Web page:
Tag Archives: Mata Mata

Cheetahs – Natural Born Cullers

On our recent visit to the Kgalagadi Transfrontier Park we were lucky to see six cheetahs – two with kills and four in a group lying in wait for an unsuspecting Springbok to come into their path.  Unfortunately we didn’t actually witness the kills, but must have arrived shortly after the chase had happened on both occasions.  Cheetahs are the fastest of all animals and can reach speeds of up to 100 kph during a chase.  They prefer to hunt alone, but do also hunt in groups, usually for larger prey.

Natural born culler - a cheetah

On the road between Mata Mata and Twee Rivieren we came across a lone cheetah happily feasting on a Springbok.  Along with a number of other spectators we watched fascinated as the cheetah steadily made its way through the meal.

Cheetah with a kill

Occasionally it would stand up, as if to shift the contents of its stomach to make room for more food.

Standing up to make room for more

We left after about half an hour and when we returned much later, we saw that the cheetah had no intention of  leaving much of its prey for the gathering Black-backed jackals.

Making sure there's not much left

The following day we came across these four beautiful cheetahs that seemed to work in a group to hunt their prey.  They were obviously on the look-out for their next meal, but bush telegraph works very well and the small herd of Springbok about half a kilometer up the valley were keeping wary eyes out for them.  We waited patiently for something to happen, but it obviously wasn’t our day to see an actual kill.

Group of four cheetahs

Driving on the road from Twee Rivieren to Nossob we missed a kill by minutes.  This exhausted cheetah was catching its breath after the chase.

Exhausted after the chase

Once rested, it dragged the Springbok to a more secluded spot.  If we had arrived minutes later we would have missed the sighting altogether.  Talk about good timing … well almost …. as we did miss the kill.

Cheetah dragging a dead Springbok

The Meerkats of the Kalahari

Who hasn’t seen the delightful TV documentary series “Meerkat Manor” put on by Animal Planet about seven years ago and wanted to see these funny smiley little mammals in the flesh?  We camped recently on the farm Terra Rouge on the Namibian side of the Kgalagadi Transfrontier Park, and were amused to see that the owners named the campsite area “Meerkat Manor”because of the abundance of suricates.  They claimed to have many clans living on the farm, but although there was evidence of their burrows, they were nowhere to be seen until we drove out of the farm gate and found some watching the world go by on the main road to Mata Mata!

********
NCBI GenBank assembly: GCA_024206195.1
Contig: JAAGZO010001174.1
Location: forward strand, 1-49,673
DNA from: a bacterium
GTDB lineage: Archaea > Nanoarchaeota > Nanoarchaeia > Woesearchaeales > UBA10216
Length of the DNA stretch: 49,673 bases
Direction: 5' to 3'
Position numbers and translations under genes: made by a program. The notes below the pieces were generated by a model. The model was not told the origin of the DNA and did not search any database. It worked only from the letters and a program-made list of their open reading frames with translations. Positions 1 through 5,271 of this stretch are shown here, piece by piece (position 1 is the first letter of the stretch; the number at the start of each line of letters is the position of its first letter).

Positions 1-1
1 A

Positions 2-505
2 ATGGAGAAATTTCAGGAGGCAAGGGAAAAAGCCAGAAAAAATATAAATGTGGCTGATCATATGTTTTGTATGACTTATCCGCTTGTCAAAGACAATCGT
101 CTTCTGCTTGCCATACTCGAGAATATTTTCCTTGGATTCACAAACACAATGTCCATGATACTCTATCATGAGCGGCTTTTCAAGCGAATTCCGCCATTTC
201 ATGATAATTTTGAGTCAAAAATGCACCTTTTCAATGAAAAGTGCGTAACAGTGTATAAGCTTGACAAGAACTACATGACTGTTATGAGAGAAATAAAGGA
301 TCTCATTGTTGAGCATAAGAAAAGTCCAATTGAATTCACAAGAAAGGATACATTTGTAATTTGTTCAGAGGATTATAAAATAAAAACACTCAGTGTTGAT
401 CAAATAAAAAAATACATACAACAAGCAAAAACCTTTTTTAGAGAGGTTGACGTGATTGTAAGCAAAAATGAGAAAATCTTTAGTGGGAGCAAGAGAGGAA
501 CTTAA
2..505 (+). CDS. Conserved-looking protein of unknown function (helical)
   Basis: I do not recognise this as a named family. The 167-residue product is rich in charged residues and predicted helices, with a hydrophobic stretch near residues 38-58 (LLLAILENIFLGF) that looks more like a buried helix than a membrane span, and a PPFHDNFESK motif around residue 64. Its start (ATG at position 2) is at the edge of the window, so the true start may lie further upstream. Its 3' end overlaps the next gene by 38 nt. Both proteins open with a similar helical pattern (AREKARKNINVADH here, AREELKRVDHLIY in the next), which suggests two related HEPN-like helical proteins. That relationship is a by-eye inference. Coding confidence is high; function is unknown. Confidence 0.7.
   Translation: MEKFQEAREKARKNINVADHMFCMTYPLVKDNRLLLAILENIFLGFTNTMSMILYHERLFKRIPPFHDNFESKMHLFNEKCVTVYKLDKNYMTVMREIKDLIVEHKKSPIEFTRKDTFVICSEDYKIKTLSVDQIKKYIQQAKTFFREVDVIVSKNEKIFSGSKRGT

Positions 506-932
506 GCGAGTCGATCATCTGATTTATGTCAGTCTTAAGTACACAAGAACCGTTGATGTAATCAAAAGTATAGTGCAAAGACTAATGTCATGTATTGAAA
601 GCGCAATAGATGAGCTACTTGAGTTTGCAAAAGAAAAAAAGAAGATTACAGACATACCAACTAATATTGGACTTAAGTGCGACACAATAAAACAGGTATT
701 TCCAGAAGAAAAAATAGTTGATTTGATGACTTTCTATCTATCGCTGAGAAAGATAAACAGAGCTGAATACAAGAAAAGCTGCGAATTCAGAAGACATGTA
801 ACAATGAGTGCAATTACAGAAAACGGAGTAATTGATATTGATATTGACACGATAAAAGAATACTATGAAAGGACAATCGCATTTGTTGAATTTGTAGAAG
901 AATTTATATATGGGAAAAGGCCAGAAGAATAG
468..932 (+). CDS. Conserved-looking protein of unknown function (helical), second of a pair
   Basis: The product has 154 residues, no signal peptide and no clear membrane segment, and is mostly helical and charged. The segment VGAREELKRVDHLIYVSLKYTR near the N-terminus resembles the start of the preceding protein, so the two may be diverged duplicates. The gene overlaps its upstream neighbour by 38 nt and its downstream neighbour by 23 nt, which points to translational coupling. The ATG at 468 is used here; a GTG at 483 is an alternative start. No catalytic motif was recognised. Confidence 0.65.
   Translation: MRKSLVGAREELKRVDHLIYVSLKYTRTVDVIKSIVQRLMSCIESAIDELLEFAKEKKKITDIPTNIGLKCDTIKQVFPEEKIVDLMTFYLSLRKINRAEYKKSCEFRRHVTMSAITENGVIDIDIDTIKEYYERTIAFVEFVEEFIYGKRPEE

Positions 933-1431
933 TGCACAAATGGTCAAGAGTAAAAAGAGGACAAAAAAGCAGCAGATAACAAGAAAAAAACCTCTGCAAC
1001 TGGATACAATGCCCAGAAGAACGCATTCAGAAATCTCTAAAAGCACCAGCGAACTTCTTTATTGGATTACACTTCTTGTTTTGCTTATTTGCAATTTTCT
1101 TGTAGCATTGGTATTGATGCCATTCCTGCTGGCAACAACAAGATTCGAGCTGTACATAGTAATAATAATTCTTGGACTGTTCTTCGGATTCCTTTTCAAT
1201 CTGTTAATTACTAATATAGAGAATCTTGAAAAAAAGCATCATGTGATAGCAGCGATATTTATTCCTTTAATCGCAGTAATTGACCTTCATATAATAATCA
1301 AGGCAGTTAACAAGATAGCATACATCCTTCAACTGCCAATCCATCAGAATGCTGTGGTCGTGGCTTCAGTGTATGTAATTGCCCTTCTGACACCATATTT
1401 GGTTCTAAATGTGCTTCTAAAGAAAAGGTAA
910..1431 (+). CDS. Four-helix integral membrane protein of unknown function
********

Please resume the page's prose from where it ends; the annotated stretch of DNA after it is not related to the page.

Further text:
A clan of meerkats on the road to Mata Mata

The sandy terrain of the Kalahari is the ideal habitat for meerkats or suricates (Suricata suricatta) as they live underground in shallow communicated burrows accessed by a network of tunnels.  These living quarters are often shared with ground squirrels and mongooses and the odd snake that preys on their young!  They emerge from these burrows during the day to warm themselves after a cold Kalahari night and to forage for food in the form of insects, birds eggs, bulbs and small invertebrates.   They are perfectly adapted for burrowing and foraging as they have long claws on the ends of their toes.

Typical pose of sentries

Because of all the hazards of living in an environment where others want to eat them, meerkats have to be on guard all the time to protect themselves.  They never stray far from their burrows whilst socializing or hunting.  Sentries are strategically posted and by standing upright on two legs, supported by their strong tails, they keep a look out for predators and warn the clan with a series of alarm calls.  The clan then hides underground until the sentries give them the all-clear to resurface.  Sentry duty lasts for about an hour at a time.

A lone meerkat on sentry duty

Gangs comprise of up to thirty members (sometimes more), mostly all related to the alpha male and female of the group who scent-mark them to establish authority and territory.  They can breed up to four times a year, having between three and five babies at a time.  The young surface from the burrows at about three weeks of age and are then afforded protection by the others in the clan.  Females without young are able to lactate to assist with the rearing of the pups.

Wondering if humans posed a danger

Suricates are sociable creatures that spend a lot of time grooming and licking each other.  They also spend much of their day teaching pups how to hunt and forage for food, and they like to play with each other.  In spite of their obvious bonding in clans, they can also be quite vicious towards each other, killing off unwanted family members at certain times.  They can live up to seven years in the wild and much longer in captivity.

A lone meerkat on sentry duty

Meerkats are members of the mongoose family.